The event will be chaired by Professor Paul Farley.
Toby Litt is the author of eight novels, including Beatniks: An English Road Movie (1997), a modern On the Road transposed to middle-England; Corpsing (2000), a thriller set in London's Soho; and Deadkidsongs (2001), a dark tale of childhood. Exhibitionism (2002), is a collection of short stories that explore the boundaries of sex and sexuality. A short story by Toby Litt was included in the anthology All Hail the New Puritans (2000), edited by Matt Thorne and Nicholas Blincoe, and he has edited The Outcry (2001), Henry James's last completed novel, for Penguin in the UK. His latest novel - just published - is Hospital (Hamish Hamilton, 2007).
Described by A.S Byatt as the most significant writer of fiction of the last ten years, as ‘a writer of hallucinatory skill’ by John Updike, Jim Crace is the author of several singular and striking novels, beginning with Continent in 1986, and including The Gift of Stones, Arcadia, Quarantine (shortlisted for the Booker Prize in 1997), Being Dead (which won the Whitbread Novel Award) and Six. His next novel, The Pesthouse – which imagines a future mediaeval America – will be published by Picador in 2007: Jim will be reading from this new work, giving Lancaster a sneak preview. This is a not-to-be-missed opportunity.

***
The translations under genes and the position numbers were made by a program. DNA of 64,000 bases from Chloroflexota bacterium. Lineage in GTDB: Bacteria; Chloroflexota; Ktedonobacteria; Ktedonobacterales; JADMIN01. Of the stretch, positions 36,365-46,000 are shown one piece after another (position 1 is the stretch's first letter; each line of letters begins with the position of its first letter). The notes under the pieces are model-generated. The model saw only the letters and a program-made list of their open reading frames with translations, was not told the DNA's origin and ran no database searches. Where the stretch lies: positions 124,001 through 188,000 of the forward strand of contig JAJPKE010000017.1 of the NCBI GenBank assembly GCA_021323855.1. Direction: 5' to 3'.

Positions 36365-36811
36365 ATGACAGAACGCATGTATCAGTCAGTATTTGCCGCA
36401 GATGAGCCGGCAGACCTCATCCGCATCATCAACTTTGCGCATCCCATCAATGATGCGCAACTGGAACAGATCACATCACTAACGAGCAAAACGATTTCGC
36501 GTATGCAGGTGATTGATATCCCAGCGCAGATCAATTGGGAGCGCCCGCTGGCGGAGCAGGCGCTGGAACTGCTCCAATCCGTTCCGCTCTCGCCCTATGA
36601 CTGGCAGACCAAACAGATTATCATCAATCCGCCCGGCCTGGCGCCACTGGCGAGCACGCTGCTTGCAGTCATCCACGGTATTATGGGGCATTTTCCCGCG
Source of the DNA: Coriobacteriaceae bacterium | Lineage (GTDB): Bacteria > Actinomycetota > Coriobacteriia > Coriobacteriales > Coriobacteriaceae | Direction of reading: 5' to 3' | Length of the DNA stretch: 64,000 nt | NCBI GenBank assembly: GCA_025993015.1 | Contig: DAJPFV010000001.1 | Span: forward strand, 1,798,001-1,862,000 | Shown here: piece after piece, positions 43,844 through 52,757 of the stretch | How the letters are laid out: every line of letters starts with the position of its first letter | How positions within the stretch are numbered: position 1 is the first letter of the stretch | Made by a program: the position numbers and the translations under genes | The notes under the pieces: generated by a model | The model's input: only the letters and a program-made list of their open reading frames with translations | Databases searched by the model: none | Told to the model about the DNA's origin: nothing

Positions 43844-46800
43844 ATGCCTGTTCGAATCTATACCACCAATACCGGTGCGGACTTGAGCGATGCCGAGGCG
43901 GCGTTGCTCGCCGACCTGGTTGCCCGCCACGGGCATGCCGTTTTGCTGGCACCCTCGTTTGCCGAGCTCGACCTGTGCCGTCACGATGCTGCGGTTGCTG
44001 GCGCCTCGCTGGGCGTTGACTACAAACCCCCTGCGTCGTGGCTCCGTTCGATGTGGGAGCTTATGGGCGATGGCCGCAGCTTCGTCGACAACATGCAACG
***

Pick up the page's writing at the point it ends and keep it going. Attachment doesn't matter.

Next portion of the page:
Sarah Hall’s most recent novel, The Electric Michaelangelo, was shortlisted for the Booker Prize. Set in an early twentieth-century Morecambe and Coney Island – ‘love, loss, and tattooing’ – the book perhaps reflects her own travels: after a childhood in Cumbria, she has lived in North Carolina, and is now based back in Carlisle. Her first novel, Haweswater (Faber and Faber, 2002), was set in the Cumbrian farming community of the 1930s, under threat from the municipal demands for water in the distant cities. Described as ‘a writer of heart-stopping genius’ by the Guardian, she is currently finishing her third novel.
Clip from Paul Farley's interview with Sarah Hall:
RealPlayer: click here for interview
Windows Media Player: click here for interview